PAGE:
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Publication numberUS1490125 A
Publication typeGrant
Publication dateApr 15, 1924
Filing dateAug 6, 1918
Priority dateAug 6, 1918
Also published asDE349676C, US1489848
Publication numberUS 1490125 A, US 1490125A, US-A-1490125, US1490125 A, US1490125A
InventorsO'leary William J
Original AssigneeMarguerite V O Leary
Export CitationBiBTeX, EndNote, RefMan
External Links: USPTO, USPTO Assignment, Espacenet
Toy hotor
US 1490125 A
Abstract  available in
Images(1)
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Claims  available in
Description  (OCR text may contain errors)

April 15 1924. I

W. J. oLr-:ARY

TOY MOTOR Filed Aug. 6' 1918 Patented Apr. 151, 1924.

UNITED STATES PATENT omer..

WILLIAM .1. OLmnv, or MONTREAL, CANADA, assrs'non. yro innecesaria v. o'LnanY, ormon'rmsar., QUEBEC, canaria 'roy xoron.

lappneamm and August s, 131s. semi m. 248,607.

made a certainnew and useful Invention in Toy Motors, of which the followlng 1s a specification.

This invention relates broadly to motors and moreparticularly to toy motors.

The principal object of the present invention is an efficient toy motor economical to manufacture and characterized bya vibratiiw member to which is attached a transmission band of light material which is passed around a driving drum and with vthe free portion of the band between the drum and the vibrating member disposed at an acute angle relatively to the vibrating member. l

More specilically one embodiment of the present inventionl comprises an electrically operated buzzer with a rotating drum mounted adjacent the armature of the buzzer and with a light weight transmission band secured at one end of the said armature and encircling the driving drum with the other end anchored to a portion of the frame of the buzzer and with the parts so located that the transmission band leaves the armature at an acute angle.

A further object of the present invention is a. cheap eliicient and economica-l toy motor comprislng a buzzer with a relatively small drivin drum located close to the armature 0f the uzzer and with a light driving band extending around the drum and with a tensioning member which may comprise a. light coiled spring secured to the free end of the band to maintain the band in frictional engagement with the drum.

. A still further object of the present invention is to provide a to vehicle with a motor as specified and wit a source of ener to operate the motor, for example,` a smal dry battery, carried b the vehicle, and wherein provision is m e for disconnecting the source of ener from the motor to conserve the energy w en the vehicle has struck an impassable object, such as in bumping into the side of a wall, etc.

wili be apparent that thel present in-` vention may be embodied in constructions other than those specifically disclosed herewith and that other and further objects of the present invention will in part be obvious ture thereof removed.

art it has been' cusand will in part be pointed out in the specification hereafter wherein like parts are designatedrby like characters throughout the several figures of the drawings. j

Figure illustrates one form lof the present invention and shows the motor detached from any specific to v Fi re 2 shows t e motor attached to a vehic e toy, or more particularly an electric locomotive with the covering or superstruc- Heretofore in the to tomary to utilize smal sized motors carry: ing va field and a rotating armature and adapted to be supplied with current through a suitablecommutator. The high cost of such toys is largely due to the expense of the motor and in substantially all cases electric toys of this character cost several dollars.

Furthermore in view of the sliding contacts,

due to the' brushes on the commutator and vto the more or less complicated character of such motors, there is a liability of the motor being disabled by the rough usage to which toys are ordinarily subjected.

The present invention overcomes the didiculties of the known art by providing an efficient small motor, very cheap and economical to manufacture and of such construction 'as to stand rou h usa without being disabled and'which 1s provlded with a. very simple adjustment that enables the same motor to run eectually on either direct or alternating1 current so that toys may be driven by eit er battery or house currents. Referring now more particularly to Figure 1 of the drawings which illustrates the motor detached'from any particular toy, the main frame 1 which may be a punching from sheet metal is provided with openin 2 throu h which suitable rivets or screw solts may e applied for mountin the motor. This main breaker spring 9 which carries the armature 1 410. The breaker spring is secured to a portion of the main other securing means. ries a second binding st screw 11 which I is in direct contact wit the main frame in such manner that the main frame comprises the medium through which the current is leadto the breaker spring and to the spark gap. The foregoing construction is that of a well known signal buzzer and possesses no especial features of novelty except when in combination with the features herein after specified.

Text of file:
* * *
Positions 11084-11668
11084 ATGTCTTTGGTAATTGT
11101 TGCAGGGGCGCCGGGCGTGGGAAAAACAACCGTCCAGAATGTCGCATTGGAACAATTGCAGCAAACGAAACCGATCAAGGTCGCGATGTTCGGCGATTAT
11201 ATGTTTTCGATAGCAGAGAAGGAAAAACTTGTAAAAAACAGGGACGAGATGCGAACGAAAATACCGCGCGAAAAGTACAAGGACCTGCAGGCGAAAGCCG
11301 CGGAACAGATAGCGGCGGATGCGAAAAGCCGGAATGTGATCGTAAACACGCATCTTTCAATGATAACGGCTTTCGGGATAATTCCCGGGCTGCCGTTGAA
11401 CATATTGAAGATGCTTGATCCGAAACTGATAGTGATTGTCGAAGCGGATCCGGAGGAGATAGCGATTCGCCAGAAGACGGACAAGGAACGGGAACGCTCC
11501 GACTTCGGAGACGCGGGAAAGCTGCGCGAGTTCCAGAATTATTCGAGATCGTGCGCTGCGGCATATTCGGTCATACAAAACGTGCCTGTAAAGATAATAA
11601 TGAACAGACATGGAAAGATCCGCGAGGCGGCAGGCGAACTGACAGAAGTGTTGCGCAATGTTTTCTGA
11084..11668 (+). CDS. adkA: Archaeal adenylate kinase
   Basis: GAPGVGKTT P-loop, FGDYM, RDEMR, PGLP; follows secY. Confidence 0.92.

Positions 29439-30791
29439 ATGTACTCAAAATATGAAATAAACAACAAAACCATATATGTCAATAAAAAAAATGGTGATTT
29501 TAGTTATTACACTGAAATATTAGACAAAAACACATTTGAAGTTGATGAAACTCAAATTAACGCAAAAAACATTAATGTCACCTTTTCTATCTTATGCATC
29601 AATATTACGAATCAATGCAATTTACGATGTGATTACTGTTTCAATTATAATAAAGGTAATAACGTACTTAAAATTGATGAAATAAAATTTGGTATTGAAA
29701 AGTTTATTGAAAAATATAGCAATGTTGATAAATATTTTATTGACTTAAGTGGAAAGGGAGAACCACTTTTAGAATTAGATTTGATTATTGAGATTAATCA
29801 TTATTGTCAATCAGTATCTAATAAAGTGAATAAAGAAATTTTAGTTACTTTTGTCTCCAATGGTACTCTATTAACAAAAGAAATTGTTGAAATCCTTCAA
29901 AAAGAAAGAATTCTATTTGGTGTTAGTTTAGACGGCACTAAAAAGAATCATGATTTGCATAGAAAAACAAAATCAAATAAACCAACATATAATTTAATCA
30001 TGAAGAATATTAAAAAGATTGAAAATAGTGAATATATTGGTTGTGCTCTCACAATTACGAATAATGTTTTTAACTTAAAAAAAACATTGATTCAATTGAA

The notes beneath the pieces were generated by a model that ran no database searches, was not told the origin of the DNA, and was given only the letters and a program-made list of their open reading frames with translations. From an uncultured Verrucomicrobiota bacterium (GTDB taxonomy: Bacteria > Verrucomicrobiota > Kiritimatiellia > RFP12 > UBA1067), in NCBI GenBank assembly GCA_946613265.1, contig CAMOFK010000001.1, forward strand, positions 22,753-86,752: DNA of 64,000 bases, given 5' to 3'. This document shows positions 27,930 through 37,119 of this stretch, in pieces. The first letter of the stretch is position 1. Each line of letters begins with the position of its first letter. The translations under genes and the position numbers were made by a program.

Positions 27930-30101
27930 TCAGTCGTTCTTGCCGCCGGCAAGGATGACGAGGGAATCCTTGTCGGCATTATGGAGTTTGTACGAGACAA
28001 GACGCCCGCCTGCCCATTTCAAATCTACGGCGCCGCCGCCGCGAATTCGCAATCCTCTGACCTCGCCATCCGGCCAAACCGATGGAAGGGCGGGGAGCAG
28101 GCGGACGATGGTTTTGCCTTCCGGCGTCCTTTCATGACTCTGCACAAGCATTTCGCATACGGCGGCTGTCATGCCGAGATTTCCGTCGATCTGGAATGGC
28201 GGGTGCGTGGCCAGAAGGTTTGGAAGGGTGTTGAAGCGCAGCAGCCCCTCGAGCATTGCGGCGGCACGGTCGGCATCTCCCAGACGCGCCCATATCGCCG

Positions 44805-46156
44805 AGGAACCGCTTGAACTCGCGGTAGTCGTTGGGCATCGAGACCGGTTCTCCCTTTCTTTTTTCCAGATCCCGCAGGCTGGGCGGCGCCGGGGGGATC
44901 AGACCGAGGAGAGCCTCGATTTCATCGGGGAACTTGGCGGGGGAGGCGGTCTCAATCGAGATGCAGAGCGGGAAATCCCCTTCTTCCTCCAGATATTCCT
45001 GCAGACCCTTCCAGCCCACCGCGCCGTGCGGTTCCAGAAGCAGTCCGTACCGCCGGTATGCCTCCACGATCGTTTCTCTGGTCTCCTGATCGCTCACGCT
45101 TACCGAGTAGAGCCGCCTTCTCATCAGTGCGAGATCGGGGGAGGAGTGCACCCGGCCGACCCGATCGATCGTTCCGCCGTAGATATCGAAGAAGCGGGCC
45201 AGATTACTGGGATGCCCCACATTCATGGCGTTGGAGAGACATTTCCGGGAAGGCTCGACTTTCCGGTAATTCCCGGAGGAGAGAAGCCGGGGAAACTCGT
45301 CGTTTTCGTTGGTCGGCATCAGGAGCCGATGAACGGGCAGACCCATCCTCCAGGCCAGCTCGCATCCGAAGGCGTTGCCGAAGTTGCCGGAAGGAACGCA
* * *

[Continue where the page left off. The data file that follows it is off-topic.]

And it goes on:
The main frame is provided with a U- l5 shaped extension 12 in which are formed the bearings for a driving drum 13. A- light weight transmission band 14 comprising a "linen ta or the like is secured to the armature of t e buzzer and preferably is wrapped 2v around the driving drum and with the ree `end of the tape attached toa coiled spring 15 which is anchored in one of the openin 'i 16 in the lug 17 extendingufrom the main frame It is to be noted t s lug carries a plurality. i of openings which constitute means for varying the tension on the spring,

l dependent on which o ning the spring is anchored in. This variation of the tension l' varies the speed of the motor. v.

The invention comprises more especially the combination of the old well known fbuzzer with a driving drum and a transmission band in such manner that when the armature of the buzzer is vibrated the drum *ll will rotate. This rotation is best secured by constructing the arts in such manner T e main frame car- \.that the transmission and or tape 14 leaves the armature 10 on an acute angle 29. The y#angular relationship between the transmission band and the armature causes a wh1pping motion to be imparted to the band and lgthis whipping motion is somewhat similar ,.-'to transverse shaking the end f a rope which is attac ed at the other end to a post. 46 Such a motion sets up in the transmission band both transverse and lon tudinal waves. These waves contacting wit the periphery of the driving drum cause the drum .7 to rotate toward the end of the band which 'yis connected with the armature. This in- 'jvention further contemplates thel construction and combination wherein the adjustment screw 8 for the spark gap may positioned in such manner that the vibrat 66 tion of the armature may be effected without openin the spark gap due to the elasticity l"o the reaker spring. Under such adjustment it will be obvious that the armature may be vibrated b'y supplying the electromagnet 3 with a pulsating current, forexample, the ordinary commercial alternatin muri-ent. It is likewise obvious that the hrmature may be vibrated b adjusting the spark gap in such manner t at the current is`broken each time the magnet is energized frame b suitable rivets or v lthe locomotive.